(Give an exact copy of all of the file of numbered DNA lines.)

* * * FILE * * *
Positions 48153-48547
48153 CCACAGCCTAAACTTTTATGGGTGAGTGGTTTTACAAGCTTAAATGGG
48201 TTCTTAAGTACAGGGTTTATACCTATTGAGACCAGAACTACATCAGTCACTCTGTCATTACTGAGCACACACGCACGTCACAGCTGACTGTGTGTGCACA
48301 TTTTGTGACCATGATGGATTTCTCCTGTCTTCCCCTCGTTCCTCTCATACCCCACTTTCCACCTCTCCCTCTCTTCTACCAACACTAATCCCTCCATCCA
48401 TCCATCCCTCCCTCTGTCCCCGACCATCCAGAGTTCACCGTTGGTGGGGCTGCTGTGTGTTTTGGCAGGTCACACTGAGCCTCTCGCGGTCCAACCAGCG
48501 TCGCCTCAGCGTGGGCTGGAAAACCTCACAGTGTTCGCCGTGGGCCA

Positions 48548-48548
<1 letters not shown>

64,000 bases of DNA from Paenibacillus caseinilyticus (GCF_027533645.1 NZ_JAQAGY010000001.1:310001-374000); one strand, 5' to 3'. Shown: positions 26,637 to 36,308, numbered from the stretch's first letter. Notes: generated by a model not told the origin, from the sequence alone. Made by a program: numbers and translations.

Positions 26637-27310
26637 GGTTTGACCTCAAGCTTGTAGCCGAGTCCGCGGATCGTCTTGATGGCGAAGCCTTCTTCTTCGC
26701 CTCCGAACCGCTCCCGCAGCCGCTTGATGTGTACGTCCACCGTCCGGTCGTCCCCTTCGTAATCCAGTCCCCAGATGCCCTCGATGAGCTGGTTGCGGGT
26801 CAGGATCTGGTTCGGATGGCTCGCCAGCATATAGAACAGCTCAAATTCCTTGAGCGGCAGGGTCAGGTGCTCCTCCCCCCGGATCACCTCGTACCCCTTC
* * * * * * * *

Positions 48153-48547
48153 CCACAGCCTAAACTTTTATGGGTGAGTGGTTTTACAAGCTTAAATGGG
48201 TTCTTAAGTACAGGGTTTATACCTATTGAGACCAGAACTACATCAGTCACTCTGTCATTACTGAGCACACACGCACGTCACAGCTGACTGTGTGTGCACA
48301 TTTTGTGACCATGATGGATTTCTCCTGTCTTCCCCTCGTTCCTCTCATACCCCACTTTCCACCTCTCCCTCTCTTCTACCAACACTAATCCCTCCATCCA
48401 TCCATCCCTCCCTCTGTCCCCGACCATCCAGAGTTCACCGTTGGTGGGGCTGCTGTGTGTTTTGGCAGGTCACACTGAGCCTCTCGCGGTCCAACCAGCG
48501 TCGCCTCAGCGTGGGCTGGAAAACCTCACAGTGTTCGCCGTGGGCCA

Positions 48548-48548
<1 letters not shown>

64,000 bases of DNA from Paenibacillus caseinilyticus (GCF_027533645.1 NZ_JAQAGY010000001.1:310001-374000); one strand, 5' to 3'. Shown: positions 26,637 to 36,308, numbered from the stretch's first letter. Notes: generated by a model not told the origin, from the sequence alone. Made by a program: numbers and translations.

Positions 26637-27310
26637 GGTTTGACCTCAAGCTTGTAGCCGAGTCCGCGGATCGTCTTGATGGCGAAGCCTTCTTCTTCGC
26701 CTCCGAACCGCTCCCGCAGCCGCTTGATGTGTACGTCCACCGTCCGGTCGTCCCCTTCGTAATCCAGTCCCCAGATGCCCTCGATGAGCTGGTTGCGGGT
26801 CAGGATCTGGTTCGGATGGCTCGCCAGCATATAGAACAGCTCAAATTCCTTGAGCGGCAGGGTCAGGTGCTCCTCCCCCCGGATCACCTCGTACCCCTTC